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  1. #11
    keithwms's Avatar
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    Quote Originally Posted by Keith Tapscott. View Post
    What is it about these developers that their users like or prefer to commonly available non-staining developers like D76/ID-11 and the many other powder and liquid film developers available?
    Scanability. The stained negs arguably scan better because they permit the use of ICE, which cannot be used with negs developed via the usual b&w process. The pyro developers also protect highlight detail quite well. These two things, in concert, mean that you can get smoother, less noisy detail across the tone scale even from a simple flatbed scanner.
    "Only dead fish follow the stream"

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  2. #12
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    I have concluded, after about 70 years of playing, working, cussing and sometimes even cursing photography, that one becomes hooked, if not hung up, on certain techniques to the point that you think you can see the print coming up in the tray as you click the shutter. It is a big disappointment when you try something new and the outcome is unexpected. It is seldom unexpectedly good the first time, but needs must be learned. The well known among us have their "things", like Bond and unsharp masks. When I was photographing the Norfolk Symphony from my orchestra seat, I thought I had the developer to end all such. Those were the days, my friends!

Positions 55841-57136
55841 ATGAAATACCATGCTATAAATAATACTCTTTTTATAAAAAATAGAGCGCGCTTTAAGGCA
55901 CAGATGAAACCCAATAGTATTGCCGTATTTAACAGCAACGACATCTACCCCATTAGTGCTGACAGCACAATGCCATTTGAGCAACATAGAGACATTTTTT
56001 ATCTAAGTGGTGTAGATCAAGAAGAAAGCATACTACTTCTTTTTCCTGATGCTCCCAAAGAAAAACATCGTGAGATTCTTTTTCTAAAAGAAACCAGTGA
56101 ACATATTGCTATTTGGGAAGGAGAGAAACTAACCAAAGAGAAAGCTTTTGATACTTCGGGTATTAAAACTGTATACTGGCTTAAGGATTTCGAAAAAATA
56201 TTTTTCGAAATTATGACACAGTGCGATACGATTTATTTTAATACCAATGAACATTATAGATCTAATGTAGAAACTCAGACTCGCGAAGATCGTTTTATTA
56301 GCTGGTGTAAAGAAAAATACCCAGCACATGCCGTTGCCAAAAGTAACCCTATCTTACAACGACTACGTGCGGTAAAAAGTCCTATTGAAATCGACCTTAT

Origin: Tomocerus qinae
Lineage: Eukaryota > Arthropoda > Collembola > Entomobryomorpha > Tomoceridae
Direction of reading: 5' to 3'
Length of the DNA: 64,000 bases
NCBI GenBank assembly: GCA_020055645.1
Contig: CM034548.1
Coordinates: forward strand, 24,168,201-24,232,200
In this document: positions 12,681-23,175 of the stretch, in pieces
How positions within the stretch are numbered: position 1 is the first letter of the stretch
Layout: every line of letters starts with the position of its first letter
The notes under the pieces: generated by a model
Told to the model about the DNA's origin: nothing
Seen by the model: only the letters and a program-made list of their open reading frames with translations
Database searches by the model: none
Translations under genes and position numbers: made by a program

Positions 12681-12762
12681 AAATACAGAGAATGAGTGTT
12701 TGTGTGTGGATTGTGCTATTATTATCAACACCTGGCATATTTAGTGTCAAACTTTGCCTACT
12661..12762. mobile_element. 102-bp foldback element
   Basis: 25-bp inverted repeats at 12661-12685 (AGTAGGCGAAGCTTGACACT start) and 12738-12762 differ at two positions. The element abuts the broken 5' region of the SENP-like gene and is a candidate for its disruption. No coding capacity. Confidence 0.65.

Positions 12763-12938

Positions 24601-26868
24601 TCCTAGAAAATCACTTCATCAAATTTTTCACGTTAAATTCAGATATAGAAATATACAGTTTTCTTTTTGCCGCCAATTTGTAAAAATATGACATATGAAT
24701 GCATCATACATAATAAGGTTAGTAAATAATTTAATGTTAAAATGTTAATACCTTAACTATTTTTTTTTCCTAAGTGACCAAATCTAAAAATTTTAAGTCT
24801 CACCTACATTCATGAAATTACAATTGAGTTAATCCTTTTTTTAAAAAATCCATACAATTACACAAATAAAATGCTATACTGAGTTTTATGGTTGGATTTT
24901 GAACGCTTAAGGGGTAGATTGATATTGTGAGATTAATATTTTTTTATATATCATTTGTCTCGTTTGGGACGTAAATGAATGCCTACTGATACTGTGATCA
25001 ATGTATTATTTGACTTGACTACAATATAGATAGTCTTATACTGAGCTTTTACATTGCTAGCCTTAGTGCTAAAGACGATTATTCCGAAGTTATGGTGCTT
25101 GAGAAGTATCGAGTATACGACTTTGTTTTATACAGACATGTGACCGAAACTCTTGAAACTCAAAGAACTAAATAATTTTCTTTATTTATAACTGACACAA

Gadget Gainer

  3. #13
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    PS.
    Howard Bond plays the trumpet.
    Gadget Gainer

  4. #14

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    There are a lot of pyro developers out there. The usual reason for favoring pyro is the stain image, which forms a sort of a mask and enhances printing in ways. Gordon Hutchings discussed many of the shortcomings of traditional pyro formulas in his book "The Book of Pyro." These led to the development of the modern formulas, like PMK, W2D2, Rollo-Pyro, and others. The older formulas are often still useful, however. It should be noted that not all pyro formulas are staining developers. I've had very good results from a non-staining pyro-triethanolamine formula. Pyro is just a good developing agent. Some believe that it is the best one for single agent developers.

    The term pyro is generally taken to mean pyrogallol (1,2,3-trihydroxybenzene). Technically, pyrocatechol (1,2-dihydroxybenzene) is not pyro, but it shares many of the same characteristics. The principal new developer using this agent is Pyrocat-HD. I have used it, and I think it is an excellent developer. It gives a moderate stain, somewhat like pyro but more brownish. There are also many traditional formulas using pyrocatechol that have recently been revived, as well as some other new ones.

  5. #15